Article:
You either buy the equipment and hold on to it in case you have a future use for it - or buy it do the mod work and then sell it on...?
 

clueless

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Well I guess that my only option is to ask for help from someone who has proper desoldering equipment. My soldering iron won't be enough to provide proper heat as you say these boards are absorbing heat.
I managed although to desolder that transistor and do a proper composite mod some time ago without much trouble. Maybe I got lucky or that part of the board isn't that heat resistant
 

SaturnHST

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I watched this video:

Then I bought a Hakko FR-301 and have desoldered several NES CPU/PPU's. It was easy to do but I did get the nozzle clogged and had to buy 2 more nozzles. I would not try to desolder those with a regular soldering iron and pump as it would take too long and is not as effective in removing all of the solder.
 

clueless

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A status update on the project

I gave the board to a local electronics repair store, where the owner of the shop desoldered the ppu using a proper desoldering gun.
Later, I followed the guide and soldered everything in place. Had to do some troubleshooting though with a friend as the system glitched. It turned out an odd flux issue. The stuff I was using was so sticky that remained on the board even after cleaning it. My friend gave everything a really good scrub, and eventually we managed to get a fully working famicom :)
 

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Glad to hear!

Yea always clean left over flux. And avoid colophony at all cost. It's one of the stickiest and worst flux I've dealt with. Not to mention it actually starts leading electricity after a long time destroying your boards if not removed properly.
 

clueless

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I'm coming back to the thread.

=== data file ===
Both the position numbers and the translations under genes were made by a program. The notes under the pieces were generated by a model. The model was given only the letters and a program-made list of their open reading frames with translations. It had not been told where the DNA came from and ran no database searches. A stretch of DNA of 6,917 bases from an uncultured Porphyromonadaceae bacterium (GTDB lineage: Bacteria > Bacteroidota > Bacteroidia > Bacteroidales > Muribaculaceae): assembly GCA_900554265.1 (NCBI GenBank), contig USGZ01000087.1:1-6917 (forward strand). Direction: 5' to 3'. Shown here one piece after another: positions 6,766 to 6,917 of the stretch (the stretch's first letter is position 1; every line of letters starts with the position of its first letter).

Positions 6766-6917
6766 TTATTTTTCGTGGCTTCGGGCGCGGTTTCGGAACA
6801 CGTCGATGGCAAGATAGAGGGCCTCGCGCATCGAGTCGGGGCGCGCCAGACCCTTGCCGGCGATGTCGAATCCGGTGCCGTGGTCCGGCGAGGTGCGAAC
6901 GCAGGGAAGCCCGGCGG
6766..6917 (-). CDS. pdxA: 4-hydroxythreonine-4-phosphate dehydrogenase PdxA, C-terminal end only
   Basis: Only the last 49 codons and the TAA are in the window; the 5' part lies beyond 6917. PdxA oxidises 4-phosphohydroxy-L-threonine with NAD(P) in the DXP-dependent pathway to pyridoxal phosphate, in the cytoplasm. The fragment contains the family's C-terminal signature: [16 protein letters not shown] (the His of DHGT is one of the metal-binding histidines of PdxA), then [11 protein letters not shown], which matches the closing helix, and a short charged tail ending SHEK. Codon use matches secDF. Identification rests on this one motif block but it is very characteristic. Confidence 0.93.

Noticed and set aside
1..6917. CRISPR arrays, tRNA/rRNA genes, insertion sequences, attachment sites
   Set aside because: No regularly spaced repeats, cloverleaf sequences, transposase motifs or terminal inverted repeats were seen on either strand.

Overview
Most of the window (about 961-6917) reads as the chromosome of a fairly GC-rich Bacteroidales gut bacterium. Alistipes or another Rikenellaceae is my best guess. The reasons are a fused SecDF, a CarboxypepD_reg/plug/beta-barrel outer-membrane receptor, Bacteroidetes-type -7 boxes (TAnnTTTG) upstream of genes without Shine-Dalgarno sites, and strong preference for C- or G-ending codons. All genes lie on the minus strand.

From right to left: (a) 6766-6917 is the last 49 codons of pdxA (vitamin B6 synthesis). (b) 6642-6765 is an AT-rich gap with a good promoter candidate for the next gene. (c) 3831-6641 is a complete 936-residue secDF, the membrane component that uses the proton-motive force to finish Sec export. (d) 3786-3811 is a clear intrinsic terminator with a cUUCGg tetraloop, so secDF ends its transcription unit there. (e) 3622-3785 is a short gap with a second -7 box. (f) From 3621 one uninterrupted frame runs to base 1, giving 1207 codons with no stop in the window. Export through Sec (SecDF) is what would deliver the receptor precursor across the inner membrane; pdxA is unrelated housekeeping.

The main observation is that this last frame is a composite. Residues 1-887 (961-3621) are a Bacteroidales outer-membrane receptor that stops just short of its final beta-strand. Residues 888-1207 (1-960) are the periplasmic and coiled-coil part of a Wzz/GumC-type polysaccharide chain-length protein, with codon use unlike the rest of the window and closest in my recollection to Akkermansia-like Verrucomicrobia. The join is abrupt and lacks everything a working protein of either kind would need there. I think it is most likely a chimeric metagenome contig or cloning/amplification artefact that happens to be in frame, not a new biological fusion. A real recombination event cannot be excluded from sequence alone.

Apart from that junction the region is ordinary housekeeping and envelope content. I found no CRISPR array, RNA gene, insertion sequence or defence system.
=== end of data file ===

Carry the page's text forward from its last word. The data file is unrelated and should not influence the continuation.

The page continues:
I'm so spoiled by the superior picture quality of my RGB modded famicom, that I can't stand the composite image of my front-loading NES whenever I play on it. So, I'm going to RGB mod it too, but this time I'll do the desoldering part.

Quite recently, I discovered a cool diy store, where you have access to decent soldering/desoldering temp controlled equipment. Upon watching though some tutorials on how to RGB mod a front loader, I realized that the desoldering part is kinda tricky for someone that never used a desoldering gun.

So I'm wondering how hard is to mess up a NES board if you have zero experience in using proper tools?

PS In case you are wondering, the store uses this soldering station https://www.aoyue.eu/aoyue-int968a-repairing-station-hot-air-soldering-station-3in1-with-tweezer.html
 

Nully

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Going to be a pain without a gun, it's always doable but it's not even comparable to the process of the gun which is the purpose it was created for. Think using a phillips screwdriver to remove a torx screw... If it's a one-off then it's not worth buying a desoldering gun and you can likely eventually get away with a manual pump/braid but I would say on your first try the failure rate is quite high.